Green Homes; The Who, What, When and Why of a Home Energy Audit…
It is possible that someone you know has had a home energy audit, or perhaps you’ve heard of recent proposed legislation geared at energy efficiency upgrades (see Homestar or “cash for caulkers”) or the long standing Energy Star Tax credit. In light of this new trend, you might be asking yourself the who, what, when, and whys of home energy auditing. Here, we address those questions in an attempt to debunk any myths and shed light into the growing process.
Who should I hire? There are two primary certifying bodies or agencies for residential energy audits: RESNET (Residential Energy Services Network) and the Building Performance Institute. Anyone claiming to do “energy efficient” upgrades or “home energy audits” that is not certified by one of the organizations listed above is unqualified and should be avoided. Any one of these designation is no better than the other, although someone who holds both is far more advanced and is highly trained to deal with a multitude of issues.
What does an energy audit entail? A comprehensive home energy audit should take anywhere between 2-5 hours. If a RESNET certified rater is doing the work, they use highly sophisticated software that gives your building a “rating” on a 1-200 scale rating the energy efficiency of your home. A certified auditor can also use the software to model different improvements, providing you information including the time it will take to recoup your costs associated with improvements and rough estimates on the amount of savings you will experience.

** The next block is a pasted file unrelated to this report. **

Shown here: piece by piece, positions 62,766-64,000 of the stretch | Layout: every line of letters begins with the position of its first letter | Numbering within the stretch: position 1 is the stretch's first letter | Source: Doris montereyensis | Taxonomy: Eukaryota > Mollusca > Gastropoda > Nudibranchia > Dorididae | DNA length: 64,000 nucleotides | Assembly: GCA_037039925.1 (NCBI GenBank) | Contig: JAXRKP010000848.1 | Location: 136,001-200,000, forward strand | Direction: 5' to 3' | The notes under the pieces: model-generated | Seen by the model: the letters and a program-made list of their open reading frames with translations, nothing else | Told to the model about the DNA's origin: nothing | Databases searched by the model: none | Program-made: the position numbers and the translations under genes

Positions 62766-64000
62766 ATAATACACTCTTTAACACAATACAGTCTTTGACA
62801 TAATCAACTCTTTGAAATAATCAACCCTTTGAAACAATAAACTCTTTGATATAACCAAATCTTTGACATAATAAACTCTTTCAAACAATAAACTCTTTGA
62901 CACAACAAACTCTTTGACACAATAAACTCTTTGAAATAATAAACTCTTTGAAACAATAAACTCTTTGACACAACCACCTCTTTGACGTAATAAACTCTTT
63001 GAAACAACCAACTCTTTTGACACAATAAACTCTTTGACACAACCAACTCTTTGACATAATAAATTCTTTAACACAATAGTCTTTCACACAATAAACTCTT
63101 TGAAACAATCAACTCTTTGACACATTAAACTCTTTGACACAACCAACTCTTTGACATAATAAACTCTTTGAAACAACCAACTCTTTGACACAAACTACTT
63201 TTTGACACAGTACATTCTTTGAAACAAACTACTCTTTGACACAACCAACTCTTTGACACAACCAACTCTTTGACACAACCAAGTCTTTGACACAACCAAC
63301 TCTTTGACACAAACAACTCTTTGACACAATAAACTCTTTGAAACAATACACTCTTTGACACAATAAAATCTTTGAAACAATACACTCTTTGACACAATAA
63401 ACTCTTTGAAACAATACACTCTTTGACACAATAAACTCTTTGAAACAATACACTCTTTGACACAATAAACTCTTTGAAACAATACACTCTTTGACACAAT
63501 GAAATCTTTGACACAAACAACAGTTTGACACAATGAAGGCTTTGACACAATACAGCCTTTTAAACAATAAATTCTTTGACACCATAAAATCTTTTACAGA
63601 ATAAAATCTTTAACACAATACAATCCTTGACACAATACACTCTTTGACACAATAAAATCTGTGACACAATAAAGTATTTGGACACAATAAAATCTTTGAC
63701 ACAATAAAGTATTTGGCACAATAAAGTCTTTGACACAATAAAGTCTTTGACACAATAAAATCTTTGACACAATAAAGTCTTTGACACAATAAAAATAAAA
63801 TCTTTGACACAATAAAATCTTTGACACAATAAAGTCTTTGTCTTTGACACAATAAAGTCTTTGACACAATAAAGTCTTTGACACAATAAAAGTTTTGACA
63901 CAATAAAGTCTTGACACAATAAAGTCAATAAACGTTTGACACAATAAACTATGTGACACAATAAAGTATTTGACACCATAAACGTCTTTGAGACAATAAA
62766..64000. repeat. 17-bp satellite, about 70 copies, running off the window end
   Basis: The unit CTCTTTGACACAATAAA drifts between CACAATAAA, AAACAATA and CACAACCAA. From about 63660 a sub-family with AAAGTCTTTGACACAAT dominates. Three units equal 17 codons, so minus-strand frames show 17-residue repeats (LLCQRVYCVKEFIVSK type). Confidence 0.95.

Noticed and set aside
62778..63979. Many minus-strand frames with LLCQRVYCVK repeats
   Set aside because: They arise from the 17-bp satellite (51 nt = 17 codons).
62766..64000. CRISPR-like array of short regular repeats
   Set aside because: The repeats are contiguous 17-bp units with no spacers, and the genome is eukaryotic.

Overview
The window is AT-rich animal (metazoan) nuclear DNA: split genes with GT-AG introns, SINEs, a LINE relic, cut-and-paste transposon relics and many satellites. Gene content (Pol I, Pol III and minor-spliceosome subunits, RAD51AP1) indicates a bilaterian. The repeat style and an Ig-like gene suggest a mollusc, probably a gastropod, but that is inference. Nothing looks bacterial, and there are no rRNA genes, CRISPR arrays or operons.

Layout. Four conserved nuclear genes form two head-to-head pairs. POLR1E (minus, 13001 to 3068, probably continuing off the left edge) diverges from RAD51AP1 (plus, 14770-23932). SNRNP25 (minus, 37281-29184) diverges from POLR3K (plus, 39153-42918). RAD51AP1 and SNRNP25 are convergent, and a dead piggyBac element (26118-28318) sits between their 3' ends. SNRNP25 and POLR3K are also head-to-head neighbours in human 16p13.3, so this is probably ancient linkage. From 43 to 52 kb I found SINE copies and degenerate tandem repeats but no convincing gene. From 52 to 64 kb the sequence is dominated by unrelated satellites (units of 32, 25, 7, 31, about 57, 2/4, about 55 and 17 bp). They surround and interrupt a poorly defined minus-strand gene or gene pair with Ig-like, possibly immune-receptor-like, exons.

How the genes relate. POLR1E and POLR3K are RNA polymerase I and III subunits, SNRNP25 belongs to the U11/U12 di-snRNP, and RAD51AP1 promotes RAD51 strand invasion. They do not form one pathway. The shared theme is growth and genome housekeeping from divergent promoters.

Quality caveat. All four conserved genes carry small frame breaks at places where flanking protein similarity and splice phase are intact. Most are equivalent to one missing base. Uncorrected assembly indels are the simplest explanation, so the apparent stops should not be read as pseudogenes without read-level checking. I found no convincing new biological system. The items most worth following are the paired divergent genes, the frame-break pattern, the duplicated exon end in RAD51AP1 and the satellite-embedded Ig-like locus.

When should I have an audit done? New home sales purchases are a great time to have an energy audit given that they are similar to a building inspection, can assist you in qualifying for an Energy Efficient Mortgage (EEM), and uncover issues that can cost you hundreds of dollars and result in comfort and health issues. Click here for a complete list of the 10 common household issues often related to energy & indoor air quality.
Why an Energy Audit? There are at least a few good reason that we can think of but click here for 5 reasons we think home energy audits are important. Be sure to tell the certified energy auditor you choose why you think your particular home should be audited. Sometimes, they may even say it isn’t necessary. And as always, shop around and ask questions about what their audit entails.
Looking for an Energy Efficient Home? Visit our Columbia SC MLS search for Green Homes.
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Matt Ryan is a certified RESNET (www.natresnet.org) & BPI (www.bpi.org) energy auditor. His company Efficiency First, LLC provides energy and indoor air quality assessments in North & South Carolina. He also serves on the Unites States Green Building Council South Carolina chapter’s steering committee and is part of the recently formed Energy Efficiency Council through the S.C. state energy office.